An August Bank Holiday Lark
Writer Deborah McAndrew skilfully captures the language and logic of the period with this play which takes its title from a line in Philip Larkin’s poem MCMXIV – a reference to the carefree atmosphere felt across Britain as a generation of young men happily queued to enlist for the trenches. As Larkin wrote, “Never such innocence again.”
Set in a small hillside East Lancashire village and centred around the annual break from the all-consuming cotton mills – the Wakes Week holiday and traditional August Rushbearing Festival – this is director Barrie Rutter’s authentic, convincing contribution to the First World War centenary.
Act I is set in the summer of 1914, when the end of an era was looming on the horizon – one to which the young men of the village prepare to meet with a misplaced optimism and fierce patriotism, all believing the conflict will be over by the year’s end.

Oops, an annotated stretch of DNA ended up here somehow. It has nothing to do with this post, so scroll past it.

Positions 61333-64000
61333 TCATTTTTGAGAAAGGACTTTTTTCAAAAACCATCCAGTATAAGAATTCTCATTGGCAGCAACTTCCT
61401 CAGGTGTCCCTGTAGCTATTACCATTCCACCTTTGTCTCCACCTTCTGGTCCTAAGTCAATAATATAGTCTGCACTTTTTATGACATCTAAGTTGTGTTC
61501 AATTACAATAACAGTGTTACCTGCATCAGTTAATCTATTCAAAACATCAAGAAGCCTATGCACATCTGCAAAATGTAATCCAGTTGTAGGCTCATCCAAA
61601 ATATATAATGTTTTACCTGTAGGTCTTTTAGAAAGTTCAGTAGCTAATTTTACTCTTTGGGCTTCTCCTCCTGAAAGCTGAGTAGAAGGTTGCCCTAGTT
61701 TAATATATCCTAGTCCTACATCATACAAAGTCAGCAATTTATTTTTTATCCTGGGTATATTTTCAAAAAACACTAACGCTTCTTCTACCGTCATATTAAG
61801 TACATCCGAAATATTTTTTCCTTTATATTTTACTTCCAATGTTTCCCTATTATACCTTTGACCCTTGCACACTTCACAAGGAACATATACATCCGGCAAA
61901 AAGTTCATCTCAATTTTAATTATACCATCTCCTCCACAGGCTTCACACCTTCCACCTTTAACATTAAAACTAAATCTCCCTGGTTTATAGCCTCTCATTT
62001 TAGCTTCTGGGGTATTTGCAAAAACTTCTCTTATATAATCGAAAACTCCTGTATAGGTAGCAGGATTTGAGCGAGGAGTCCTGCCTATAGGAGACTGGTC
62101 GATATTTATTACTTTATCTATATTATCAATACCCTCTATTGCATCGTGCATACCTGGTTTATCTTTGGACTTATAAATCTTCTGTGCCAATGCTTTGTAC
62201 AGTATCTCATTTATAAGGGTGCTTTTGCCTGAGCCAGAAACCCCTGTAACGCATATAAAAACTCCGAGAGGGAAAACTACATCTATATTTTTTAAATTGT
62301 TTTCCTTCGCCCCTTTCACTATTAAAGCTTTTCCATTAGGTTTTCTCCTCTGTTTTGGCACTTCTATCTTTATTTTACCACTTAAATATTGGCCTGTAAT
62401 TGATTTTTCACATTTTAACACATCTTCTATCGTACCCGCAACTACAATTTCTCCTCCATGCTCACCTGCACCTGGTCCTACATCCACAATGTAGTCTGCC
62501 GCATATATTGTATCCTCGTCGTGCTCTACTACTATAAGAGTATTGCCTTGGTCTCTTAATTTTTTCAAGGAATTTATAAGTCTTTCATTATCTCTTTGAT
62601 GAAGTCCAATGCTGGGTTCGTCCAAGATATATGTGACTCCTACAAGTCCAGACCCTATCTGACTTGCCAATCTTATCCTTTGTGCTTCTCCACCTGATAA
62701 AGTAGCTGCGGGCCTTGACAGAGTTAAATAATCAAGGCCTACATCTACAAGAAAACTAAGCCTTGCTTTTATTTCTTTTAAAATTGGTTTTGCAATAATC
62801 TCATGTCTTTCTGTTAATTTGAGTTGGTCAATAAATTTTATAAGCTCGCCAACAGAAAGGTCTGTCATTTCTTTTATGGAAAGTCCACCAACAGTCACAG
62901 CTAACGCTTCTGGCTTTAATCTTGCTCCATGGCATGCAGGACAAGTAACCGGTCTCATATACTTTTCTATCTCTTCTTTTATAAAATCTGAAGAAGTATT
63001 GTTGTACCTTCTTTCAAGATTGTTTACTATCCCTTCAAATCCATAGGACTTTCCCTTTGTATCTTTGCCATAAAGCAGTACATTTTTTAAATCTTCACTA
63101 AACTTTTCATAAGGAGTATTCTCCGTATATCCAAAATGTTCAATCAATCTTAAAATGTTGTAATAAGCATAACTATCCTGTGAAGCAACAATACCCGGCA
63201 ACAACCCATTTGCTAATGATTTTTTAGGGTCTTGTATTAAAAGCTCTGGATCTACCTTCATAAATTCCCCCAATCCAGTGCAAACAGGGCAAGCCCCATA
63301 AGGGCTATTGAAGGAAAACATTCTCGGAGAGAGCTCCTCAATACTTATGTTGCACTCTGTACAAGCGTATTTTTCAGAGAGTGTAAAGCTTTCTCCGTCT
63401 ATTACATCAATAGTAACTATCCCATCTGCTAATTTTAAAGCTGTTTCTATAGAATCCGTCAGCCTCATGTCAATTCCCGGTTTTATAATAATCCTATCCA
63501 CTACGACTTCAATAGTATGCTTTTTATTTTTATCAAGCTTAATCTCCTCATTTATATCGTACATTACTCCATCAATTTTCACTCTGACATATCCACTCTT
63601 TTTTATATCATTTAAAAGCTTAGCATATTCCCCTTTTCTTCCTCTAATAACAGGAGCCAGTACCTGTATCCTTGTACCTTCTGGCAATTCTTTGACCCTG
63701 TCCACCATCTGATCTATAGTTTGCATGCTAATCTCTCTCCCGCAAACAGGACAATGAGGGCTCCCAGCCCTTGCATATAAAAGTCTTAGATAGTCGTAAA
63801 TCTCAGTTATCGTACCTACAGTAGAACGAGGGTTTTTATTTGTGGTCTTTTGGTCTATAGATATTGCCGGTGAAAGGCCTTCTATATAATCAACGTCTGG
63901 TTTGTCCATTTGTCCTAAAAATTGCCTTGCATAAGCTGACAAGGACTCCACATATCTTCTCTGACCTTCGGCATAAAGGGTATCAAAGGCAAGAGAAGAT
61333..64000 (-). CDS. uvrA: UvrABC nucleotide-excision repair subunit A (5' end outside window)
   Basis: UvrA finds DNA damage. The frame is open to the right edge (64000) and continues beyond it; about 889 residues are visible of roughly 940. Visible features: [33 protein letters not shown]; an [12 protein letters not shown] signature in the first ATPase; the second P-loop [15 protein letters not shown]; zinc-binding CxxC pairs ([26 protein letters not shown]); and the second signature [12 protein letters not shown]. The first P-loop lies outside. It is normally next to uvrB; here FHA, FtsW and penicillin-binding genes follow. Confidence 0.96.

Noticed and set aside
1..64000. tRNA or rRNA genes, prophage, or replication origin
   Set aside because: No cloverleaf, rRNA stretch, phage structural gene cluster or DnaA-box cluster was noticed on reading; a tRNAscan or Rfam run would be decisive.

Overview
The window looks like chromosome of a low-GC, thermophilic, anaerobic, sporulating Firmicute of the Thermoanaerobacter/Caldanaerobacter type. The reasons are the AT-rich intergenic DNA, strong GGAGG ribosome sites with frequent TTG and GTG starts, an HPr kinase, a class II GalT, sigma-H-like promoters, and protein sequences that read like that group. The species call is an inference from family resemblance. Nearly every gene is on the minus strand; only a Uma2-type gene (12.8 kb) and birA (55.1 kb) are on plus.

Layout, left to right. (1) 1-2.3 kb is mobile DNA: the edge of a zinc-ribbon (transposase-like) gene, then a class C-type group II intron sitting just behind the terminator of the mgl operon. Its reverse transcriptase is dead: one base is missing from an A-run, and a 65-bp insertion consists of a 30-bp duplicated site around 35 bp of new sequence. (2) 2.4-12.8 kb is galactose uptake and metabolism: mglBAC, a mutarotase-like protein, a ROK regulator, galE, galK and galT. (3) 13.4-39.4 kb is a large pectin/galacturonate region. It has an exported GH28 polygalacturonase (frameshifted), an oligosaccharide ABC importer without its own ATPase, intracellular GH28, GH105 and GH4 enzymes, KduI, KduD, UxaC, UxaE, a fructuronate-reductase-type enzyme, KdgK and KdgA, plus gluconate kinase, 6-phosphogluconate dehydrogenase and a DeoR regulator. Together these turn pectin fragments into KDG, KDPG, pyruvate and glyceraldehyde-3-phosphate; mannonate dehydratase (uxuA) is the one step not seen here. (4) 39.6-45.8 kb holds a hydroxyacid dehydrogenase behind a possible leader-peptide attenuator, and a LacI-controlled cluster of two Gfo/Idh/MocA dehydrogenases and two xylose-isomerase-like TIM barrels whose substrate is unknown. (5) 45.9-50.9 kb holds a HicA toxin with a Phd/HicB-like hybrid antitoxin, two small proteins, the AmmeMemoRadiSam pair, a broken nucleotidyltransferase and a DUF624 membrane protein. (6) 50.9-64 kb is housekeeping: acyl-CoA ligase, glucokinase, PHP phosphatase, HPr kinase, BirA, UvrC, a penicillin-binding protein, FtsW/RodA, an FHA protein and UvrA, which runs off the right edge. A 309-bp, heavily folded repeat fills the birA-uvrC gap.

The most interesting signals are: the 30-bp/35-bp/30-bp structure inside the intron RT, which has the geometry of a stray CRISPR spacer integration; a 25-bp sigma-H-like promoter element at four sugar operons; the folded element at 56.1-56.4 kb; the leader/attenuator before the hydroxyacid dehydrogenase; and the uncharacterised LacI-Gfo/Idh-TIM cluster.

Act II takes place exactly a year later. Lives have been lost, families broken, relationships doomed, everything has changed and no end is in sight to the “war to end wars.”
Director Barrie Rutter casts himself perfectly as the rush festival’s all powerful bombastic Squire and old school father, whose fall from firm, but well-meaning patriarch, to a man broken by events beyond his control is of tragic proportions.
Conrad Nelson’s folk music and authentically executed clog dance choreography much of it courtesy of the Saddleworth Morris Men archives is expertly combined with McAndrew’s narrative by the outstanding ensemble cast in this moving addition to the commemorative canon.
- The Dukes, Lancaster
- March 4-8, then touring until June 14
- Author: Deborah McAndrew
- Director: Barrie Rutter
- Producers: Northern Broadsides, New Vic Theatre
- Cast includes: Barrie Rutter, Darren Kuppan, Emily Butterfield, Elizabeth Eves, Jack Quarton, Ben Burman
- Running time: 2hrs 30min
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